They're likely to suggest keeping a food and symptom diary to check whether the changes are working. They're also likely to monitor your weight (or ask you to monitor it) to ensure you're still getting sufficient calories. Any significant weight loss must be mentioned to your doctor (bearing in mind that you may well have had surgery to help you lose excess weight).

Modifying the diet is the main treatment for dumping syndrome, as most patients have relatively mild symptoms and respond well to this method. In rare cases where changes in diet do not ease symptoms, medication or sometimes surgery might be recommended.

What are the best foods to eat?

The speed at which sugar is absorbed can be reduced if a source of protein is eaten at the same time. Good sources of protein include:

  • Meat.

  • Fish.

  • Eggs.

  • Pulses.

  • Dairy foods.

  • Tofu.

Thompson also suggests foods containing complex carbohydrates, such as wholegrain versions of carbohydrates, can also help to slow absorption of the sugar in the small bowel.

"Often if someone has had surgery, they might need to eat smaller meals more frequently and they also may need additional vitamins depending on the type of surgery; hence a dietician is required to advise on what is needed."

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What foods should be avoided?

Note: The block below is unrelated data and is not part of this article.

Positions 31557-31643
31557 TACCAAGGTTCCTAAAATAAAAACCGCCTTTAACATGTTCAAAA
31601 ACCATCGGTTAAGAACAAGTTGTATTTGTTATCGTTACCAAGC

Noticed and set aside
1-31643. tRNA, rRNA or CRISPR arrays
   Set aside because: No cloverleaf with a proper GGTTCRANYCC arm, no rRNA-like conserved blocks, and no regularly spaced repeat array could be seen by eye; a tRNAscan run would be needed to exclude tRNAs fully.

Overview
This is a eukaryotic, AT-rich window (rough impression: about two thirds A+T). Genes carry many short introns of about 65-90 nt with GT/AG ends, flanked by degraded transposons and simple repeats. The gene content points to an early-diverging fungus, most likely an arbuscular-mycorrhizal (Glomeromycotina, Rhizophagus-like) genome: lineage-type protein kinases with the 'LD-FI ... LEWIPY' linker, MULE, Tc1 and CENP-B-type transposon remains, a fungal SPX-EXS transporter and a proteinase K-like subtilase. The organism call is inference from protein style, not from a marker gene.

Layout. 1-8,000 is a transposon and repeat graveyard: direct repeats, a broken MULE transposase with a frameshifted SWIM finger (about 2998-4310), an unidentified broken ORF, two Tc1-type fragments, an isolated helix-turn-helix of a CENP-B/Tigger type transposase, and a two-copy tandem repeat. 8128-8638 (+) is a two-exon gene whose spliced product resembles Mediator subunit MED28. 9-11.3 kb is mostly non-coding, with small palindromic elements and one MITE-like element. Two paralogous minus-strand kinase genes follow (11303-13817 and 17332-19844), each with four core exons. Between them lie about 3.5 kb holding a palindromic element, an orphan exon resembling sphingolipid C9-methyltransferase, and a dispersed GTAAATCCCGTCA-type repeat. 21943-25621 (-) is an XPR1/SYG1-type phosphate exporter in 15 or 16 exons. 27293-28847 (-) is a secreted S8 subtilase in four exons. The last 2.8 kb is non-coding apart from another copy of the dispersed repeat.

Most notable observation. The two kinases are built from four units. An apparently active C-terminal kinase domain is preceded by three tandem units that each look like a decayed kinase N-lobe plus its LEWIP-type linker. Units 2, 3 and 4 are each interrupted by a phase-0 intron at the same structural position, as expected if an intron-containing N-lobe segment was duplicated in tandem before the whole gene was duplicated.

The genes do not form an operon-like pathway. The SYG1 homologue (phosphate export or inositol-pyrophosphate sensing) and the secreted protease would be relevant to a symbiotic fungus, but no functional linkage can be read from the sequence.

Thompson says the food group that affects symptoms the most and should be avoided is simple or free sugars.

"These are types of carbohydrate which can be rapidly absorbed from the small bowel into the body and cause the symptoms of dumping syndrome. Free sugars are the sugars that are added to food," she says.

Free sugars are refined - a purified form of sugar which is very rapidly absorbed into the system. They differ from complex carbohydrates - these include high levels of fibre, which slows down absorption from the gut and gives rise to a slower, steadier increase in blood sugar.

Examples of foods containing free sugars

  • Chocolate.

  • Sweets.

  • Biscuits.

  • Cake.

  • Pastries.

  • Sweetened breads.

Some foods containing natural sugars that should also be considered

  • Honey.

  • Syrups.

  • Fructose syrups.

  • Coconut sugar.

  • Agave.

Thompson highlights that the word 'natural' doesn't necessarily mean a food is suitable.

"Words that can indicate added sugars in food include sucrose (table sugar), fructose and glucose. Liquid forms of these sugars tend to give more rapid symptoms so sugar-containing drinks such as shakes, juices and fizzy drinks should be avoided."

How should you eat with dumping syndrome?

If you have dumping syndrome, how and when you eat can be just as important as what you eat.

Some other ways to help lessen the symptoms are:

  • Eat five or six small meals or snacks a day.

  • Keep portions small, such as 1 ounce of meat or ¼ cup of vegetables.

  • Cut food into very small pieces.

  • Chew well before swallowing, to prepare food for digestion.

  • Combine proteins or fats along with fruits or starches (for example, combine fruit with cottage cheese).

  • Stop eating when you first begin to feel full.

  • Drink liquids 30-45 minutes after meals.

  • Lie down as soon as you finish eating. This can slow the emptying of food from the stomach and prevent light-headedness.

Article history

The information on this page is peer reviewed by qualified clinicians.